Do yourself a favor and spend at least 1 or 2 nights in Puerto Natales before you plan to head into the park, especially if you plan to hike the complete O circuit. Getting everything prepared, packed, rented, and organized takes more time than you think. We stayed at a lovely hotel called Hostal Los Pinos in the center of town which provided us quick access to the several grocery stores around town.
This time around we took with us most of our gear. We picked up some loose ends at the duty free shops in Punta Arenas and only had to rent a camping stove. Check out our ultralight camping gear in this short time-lapse video where we set up camp during our recent trip in the park.
I will not go into too much detail about the type of gear you should bring as you can read this advice elsewhere or hear it at the info session at Erratic Rock. Take your time and shop around since prices can differ by magnitudes of 2 depending on where you buy/rent your gear/food. There are places that sell only dried fruit and nuts and offer prices half of what you’ll find in other stores. With the W it makes sense to rent gear but when you have to rent for almost 10 days it may start to make sense to buy gear and then try to resale after your travels. Gear will also be cheaper in your home country (especially true in the US).
Packing Advice (Food)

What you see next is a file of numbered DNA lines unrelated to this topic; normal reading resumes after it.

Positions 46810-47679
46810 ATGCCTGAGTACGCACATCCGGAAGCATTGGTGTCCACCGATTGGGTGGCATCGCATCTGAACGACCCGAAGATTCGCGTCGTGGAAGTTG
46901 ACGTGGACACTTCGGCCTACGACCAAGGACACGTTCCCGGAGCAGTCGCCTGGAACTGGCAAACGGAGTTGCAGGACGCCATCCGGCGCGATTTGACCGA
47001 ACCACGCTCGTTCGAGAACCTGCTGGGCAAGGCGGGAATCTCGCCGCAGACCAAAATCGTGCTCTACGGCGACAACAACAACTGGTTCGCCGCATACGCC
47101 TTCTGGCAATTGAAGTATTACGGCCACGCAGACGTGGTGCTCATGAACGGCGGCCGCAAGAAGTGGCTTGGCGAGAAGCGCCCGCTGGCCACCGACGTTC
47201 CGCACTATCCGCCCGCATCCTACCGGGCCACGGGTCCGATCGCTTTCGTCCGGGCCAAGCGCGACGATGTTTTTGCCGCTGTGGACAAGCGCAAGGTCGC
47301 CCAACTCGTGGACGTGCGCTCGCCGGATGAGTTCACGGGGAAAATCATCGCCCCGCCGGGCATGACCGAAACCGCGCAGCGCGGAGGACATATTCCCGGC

We didn’t spend too much time worrying about the weight of our food when we hiked the W but this time around we were much more concerned. We spent 10 days in the park and carrying that much food adds up. In fact the majority of our weight on our backs at the start of our hike was food weight. We found the following method to be immensely helpful. We calculated how many calories we needed to consumer each day and counted out nuts, cookies, dried fruit, etc. into zip lock backs—1 for breakfast, 1 for snacks throughout the day, and 1 for dinner. We also has a few extra snacks in our bags for good measure. Counting calories is essential for 2 important reasons. You need to eat enough when hiking and if you don’t bring enough food you will be spending hordes of cash at the refugios to keep your appetite at bay. Conversely, if you bring too much food you will be carrying more weight than you need and you’ll quickly learn how heavy carrying 20 kilos 8 hours a day really is. Consider this, if you brought only 4 ounces of extra food for each meal you would end up carrying and extra 7 kilos between 2 people.